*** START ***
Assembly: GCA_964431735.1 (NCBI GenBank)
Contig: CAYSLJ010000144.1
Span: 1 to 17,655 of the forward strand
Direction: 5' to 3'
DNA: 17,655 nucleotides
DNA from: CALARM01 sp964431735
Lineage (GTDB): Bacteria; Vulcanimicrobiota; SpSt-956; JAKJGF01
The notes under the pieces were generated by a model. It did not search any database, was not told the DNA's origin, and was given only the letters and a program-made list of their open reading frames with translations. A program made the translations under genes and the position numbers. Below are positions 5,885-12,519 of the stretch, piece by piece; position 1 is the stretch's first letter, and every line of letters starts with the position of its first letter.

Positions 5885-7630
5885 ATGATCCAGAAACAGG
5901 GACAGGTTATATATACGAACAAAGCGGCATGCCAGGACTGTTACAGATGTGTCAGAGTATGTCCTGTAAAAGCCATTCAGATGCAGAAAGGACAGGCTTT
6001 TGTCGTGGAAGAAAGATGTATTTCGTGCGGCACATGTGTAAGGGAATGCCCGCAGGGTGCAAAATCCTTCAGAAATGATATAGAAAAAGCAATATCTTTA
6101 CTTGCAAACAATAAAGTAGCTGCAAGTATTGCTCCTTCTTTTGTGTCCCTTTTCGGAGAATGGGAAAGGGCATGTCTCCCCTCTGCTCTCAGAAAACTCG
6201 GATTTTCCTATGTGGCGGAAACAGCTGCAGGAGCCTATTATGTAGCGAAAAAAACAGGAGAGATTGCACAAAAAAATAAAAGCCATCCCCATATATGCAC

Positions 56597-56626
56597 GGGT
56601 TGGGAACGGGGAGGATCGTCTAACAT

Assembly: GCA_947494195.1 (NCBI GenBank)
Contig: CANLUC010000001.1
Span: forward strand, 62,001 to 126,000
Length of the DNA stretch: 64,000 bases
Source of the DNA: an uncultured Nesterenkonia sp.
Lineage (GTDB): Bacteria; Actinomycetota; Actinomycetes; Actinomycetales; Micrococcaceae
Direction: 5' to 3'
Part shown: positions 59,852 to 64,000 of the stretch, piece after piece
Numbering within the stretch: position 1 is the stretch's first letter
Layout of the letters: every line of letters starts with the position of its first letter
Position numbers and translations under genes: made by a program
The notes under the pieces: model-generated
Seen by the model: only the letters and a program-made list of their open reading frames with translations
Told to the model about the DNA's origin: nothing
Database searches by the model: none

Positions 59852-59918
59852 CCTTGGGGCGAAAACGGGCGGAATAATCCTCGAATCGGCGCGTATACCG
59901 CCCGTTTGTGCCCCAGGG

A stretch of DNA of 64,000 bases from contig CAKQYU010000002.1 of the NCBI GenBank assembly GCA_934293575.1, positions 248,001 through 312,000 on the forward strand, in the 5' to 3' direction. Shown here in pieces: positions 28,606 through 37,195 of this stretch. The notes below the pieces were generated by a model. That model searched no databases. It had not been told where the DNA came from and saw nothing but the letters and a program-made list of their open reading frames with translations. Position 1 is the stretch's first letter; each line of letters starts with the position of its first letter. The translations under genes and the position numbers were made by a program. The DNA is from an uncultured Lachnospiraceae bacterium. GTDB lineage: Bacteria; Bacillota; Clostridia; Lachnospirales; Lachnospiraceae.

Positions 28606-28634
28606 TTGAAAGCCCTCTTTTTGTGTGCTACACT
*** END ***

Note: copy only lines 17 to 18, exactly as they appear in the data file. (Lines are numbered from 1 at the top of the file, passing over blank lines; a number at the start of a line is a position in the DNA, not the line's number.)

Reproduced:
56601 TGGGAACGGGGAGGATCGTCTAACAT

Assembly: GCA_947494195.1 (NCBI GenBank)